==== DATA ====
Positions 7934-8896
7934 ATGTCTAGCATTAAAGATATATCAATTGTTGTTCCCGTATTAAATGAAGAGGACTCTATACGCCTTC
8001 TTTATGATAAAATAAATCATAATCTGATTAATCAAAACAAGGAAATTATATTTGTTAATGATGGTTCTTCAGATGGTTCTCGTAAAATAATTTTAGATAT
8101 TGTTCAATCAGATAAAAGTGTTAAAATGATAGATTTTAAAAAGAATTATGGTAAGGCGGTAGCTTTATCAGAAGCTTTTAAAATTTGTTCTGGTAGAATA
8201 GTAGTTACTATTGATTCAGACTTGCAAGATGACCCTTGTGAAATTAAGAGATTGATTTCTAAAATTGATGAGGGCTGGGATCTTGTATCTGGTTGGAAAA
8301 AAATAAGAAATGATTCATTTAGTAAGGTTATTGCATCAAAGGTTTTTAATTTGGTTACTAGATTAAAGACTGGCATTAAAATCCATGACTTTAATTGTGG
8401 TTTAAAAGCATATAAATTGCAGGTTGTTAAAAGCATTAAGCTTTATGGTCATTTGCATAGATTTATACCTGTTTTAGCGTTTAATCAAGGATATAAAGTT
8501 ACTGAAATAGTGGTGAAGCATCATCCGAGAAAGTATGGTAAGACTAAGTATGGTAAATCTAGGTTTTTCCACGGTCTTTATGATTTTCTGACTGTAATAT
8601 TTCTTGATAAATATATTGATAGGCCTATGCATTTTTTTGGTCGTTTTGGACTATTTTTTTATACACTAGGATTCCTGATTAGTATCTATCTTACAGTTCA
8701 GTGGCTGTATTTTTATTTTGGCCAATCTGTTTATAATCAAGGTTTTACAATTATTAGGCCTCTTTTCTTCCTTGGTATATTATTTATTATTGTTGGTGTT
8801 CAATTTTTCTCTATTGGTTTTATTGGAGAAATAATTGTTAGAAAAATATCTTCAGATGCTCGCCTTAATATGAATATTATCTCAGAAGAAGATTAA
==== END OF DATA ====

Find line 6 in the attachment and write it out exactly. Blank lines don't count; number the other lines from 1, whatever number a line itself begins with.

8301 AAATAAGAAATGATTCATTTAGTAAGGTTATTGCATCAAAGGTTTTTAATTTGGTTACTAGATTAAAGACTGGCATTAAAATCCATGACTTTAATTGTGG